Vesuvianite – Idocrase

vesuvianite idocrase

Gemstone Info

Gemstone Description

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Vesuvianite

Vesuvianite, also known as idocrase, is a green, brown, yellow, or blue silicate mineral. Vesuvianite occurs as tetragonal crystals in skarn deposits and limestones that have been subjected to contact metamorphism. It was first discovered within included blocks or adjacent to lavas on Mount Vesuvius, hence its name. Attractive-looking crystals are sometimes cut as gemstones. Localities which have yielded fine crystallized specimens include Mount Vesuvius and the Ala Valley near Turin, Piedmont.

Identification

The specific gravity is 3.4 and the hardness ​6 1⁄2. The name “vesuvianite” was given by A. G. Werner in 1795, because fine crystals of the mineral are found at Vesuvius, these are brown in color and occur in the ejected limestone blocks of Monte Somma. Several other names were applied to this species, one of which, “idocrase” by R. J. Haiiy (1796), is now in common use.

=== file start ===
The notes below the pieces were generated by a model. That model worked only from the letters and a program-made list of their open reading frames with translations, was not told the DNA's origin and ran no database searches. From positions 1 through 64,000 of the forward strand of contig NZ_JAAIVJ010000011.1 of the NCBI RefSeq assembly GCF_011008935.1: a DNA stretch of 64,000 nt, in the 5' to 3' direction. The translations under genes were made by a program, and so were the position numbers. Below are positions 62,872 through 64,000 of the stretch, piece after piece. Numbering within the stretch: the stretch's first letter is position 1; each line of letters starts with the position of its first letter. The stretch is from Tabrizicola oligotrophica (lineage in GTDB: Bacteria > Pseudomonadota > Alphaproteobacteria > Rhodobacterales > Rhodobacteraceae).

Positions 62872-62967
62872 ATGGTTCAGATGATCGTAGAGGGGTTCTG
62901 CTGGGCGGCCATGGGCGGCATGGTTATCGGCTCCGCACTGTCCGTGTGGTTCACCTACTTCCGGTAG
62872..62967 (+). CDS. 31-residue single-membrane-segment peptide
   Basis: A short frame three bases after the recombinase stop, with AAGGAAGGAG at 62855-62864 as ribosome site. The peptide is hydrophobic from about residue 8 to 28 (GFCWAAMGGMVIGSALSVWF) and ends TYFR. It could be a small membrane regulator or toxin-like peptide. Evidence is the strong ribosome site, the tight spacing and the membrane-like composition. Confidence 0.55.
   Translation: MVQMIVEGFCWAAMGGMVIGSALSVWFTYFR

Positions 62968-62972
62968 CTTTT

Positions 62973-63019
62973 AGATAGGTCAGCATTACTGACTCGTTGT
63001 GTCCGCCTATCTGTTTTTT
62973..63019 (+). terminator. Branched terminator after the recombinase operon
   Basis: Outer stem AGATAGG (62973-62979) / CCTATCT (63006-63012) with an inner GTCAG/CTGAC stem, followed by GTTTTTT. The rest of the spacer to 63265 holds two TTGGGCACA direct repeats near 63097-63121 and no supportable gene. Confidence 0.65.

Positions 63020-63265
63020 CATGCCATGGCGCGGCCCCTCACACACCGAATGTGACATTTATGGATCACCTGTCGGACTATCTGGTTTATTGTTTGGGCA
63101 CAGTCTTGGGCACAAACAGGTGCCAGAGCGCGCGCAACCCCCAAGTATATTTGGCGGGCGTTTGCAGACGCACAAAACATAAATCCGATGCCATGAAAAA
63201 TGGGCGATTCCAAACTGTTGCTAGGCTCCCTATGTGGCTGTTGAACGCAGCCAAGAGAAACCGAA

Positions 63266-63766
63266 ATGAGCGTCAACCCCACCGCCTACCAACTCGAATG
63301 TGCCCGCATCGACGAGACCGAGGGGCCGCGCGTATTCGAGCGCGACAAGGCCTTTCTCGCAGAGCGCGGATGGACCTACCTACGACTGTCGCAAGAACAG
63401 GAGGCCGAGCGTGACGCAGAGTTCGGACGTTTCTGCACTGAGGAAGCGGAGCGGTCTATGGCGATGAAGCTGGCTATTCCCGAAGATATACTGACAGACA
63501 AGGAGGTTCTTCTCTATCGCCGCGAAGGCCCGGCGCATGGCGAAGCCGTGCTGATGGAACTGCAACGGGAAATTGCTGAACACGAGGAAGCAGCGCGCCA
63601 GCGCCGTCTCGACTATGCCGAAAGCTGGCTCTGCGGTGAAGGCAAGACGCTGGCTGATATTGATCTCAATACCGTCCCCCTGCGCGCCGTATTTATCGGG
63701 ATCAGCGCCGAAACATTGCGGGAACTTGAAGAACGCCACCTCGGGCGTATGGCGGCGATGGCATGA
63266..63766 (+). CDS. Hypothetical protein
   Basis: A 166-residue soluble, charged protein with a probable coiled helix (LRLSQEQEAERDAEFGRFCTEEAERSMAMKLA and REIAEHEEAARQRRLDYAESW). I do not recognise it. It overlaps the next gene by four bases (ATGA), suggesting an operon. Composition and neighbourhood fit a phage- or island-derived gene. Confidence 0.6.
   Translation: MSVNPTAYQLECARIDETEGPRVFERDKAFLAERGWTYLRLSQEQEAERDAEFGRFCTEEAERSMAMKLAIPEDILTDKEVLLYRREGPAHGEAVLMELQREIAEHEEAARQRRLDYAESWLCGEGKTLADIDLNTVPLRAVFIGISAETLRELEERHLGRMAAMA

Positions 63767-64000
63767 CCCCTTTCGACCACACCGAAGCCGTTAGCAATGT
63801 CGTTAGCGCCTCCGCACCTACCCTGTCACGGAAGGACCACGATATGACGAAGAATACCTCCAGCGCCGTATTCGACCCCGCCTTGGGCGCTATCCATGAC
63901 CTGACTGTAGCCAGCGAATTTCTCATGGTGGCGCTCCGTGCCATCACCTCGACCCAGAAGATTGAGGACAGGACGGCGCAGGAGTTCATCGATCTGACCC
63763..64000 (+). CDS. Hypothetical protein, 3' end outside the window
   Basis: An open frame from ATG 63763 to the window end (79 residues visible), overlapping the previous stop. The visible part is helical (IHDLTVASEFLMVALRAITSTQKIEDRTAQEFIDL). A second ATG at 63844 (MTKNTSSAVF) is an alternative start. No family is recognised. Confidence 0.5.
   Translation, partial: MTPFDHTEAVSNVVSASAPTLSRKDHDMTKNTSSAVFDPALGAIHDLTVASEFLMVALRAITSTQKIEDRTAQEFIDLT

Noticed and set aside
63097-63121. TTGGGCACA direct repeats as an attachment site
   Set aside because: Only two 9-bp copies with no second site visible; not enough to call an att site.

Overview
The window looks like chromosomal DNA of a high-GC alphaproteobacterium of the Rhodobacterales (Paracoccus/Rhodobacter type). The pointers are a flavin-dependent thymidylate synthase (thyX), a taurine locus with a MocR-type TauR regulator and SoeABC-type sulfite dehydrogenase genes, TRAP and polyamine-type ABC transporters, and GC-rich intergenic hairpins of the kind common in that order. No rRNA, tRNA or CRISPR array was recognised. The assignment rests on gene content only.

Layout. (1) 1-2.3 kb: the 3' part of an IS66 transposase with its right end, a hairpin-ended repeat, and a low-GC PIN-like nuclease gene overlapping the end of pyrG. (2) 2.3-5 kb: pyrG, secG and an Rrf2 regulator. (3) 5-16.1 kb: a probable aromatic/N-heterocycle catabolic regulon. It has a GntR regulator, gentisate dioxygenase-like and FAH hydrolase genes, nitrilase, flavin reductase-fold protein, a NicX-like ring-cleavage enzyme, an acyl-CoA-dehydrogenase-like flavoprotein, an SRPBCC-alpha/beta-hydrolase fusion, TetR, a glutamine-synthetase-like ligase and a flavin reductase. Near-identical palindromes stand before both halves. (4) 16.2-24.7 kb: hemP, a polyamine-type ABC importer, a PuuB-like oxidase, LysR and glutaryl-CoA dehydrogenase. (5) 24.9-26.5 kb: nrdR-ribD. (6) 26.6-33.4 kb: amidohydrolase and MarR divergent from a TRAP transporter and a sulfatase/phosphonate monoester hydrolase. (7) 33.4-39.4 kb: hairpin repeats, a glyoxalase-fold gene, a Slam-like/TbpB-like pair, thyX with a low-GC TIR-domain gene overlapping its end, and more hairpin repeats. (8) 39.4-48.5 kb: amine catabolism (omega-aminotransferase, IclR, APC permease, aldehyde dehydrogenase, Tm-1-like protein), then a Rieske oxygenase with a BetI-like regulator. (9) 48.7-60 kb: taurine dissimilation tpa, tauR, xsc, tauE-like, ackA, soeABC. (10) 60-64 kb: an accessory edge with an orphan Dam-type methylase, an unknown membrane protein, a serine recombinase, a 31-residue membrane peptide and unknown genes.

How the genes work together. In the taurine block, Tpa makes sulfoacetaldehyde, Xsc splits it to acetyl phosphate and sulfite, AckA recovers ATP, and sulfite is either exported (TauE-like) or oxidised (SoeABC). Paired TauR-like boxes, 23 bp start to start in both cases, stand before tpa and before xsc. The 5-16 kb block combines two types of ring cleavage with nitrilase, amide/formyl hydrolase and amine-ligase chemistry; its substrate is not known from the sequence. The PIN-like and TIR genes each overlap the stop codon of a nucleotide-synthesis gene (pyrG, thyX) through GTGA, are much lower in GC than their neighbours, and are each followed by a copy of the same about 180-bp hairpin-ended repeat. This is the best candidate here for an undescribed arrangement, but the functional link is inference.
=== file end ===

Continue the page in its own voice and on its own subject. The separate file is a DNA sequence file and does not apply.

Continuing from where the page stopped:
Sources

A sky bluish variety known as cyprine has been reported from Franklin, New Jersey, USA and other locations. The blue is due to impurities of copper in a complex calcium aluminum sorosilicate. Californite is a name sometimes used for jade-like vesuvianite, also known as California jade, American jade or Vesuvianite jade. Xanthite is a manganese rich variety. Wiluite is an optically positive variety from Wilui, Siberia. Idocrase is an older synonym sometimes used for gemstone-quality vesuvianite.

Cyprine

The fibrous copper-bearing variety cyprine was first observed by the author in 1905 in a small dump of unknown origin at the mouth of the Parker shaft. It was in bundles of slightly radiate needles scattered through a coarse-grained feldspathic pegmatite. It is abundant in the specimens and is conspicuous, as its color is blue to blue-green. With it are manganophyllite, yellowish garnet, and native copper in threads and irregular fragments.

As the mineral was not at first recognized as cyprine but was thought to be a new species, material for analysis was separated by crushing and handpicking and careful rejection of all traces of the associated metallic, copper, as the mineral itself contains copper in combination. Analysis 1 is similar to that of cyprine from Tellemarken, Norway, but differs from it in details.

Vesuvianite – Idocrase

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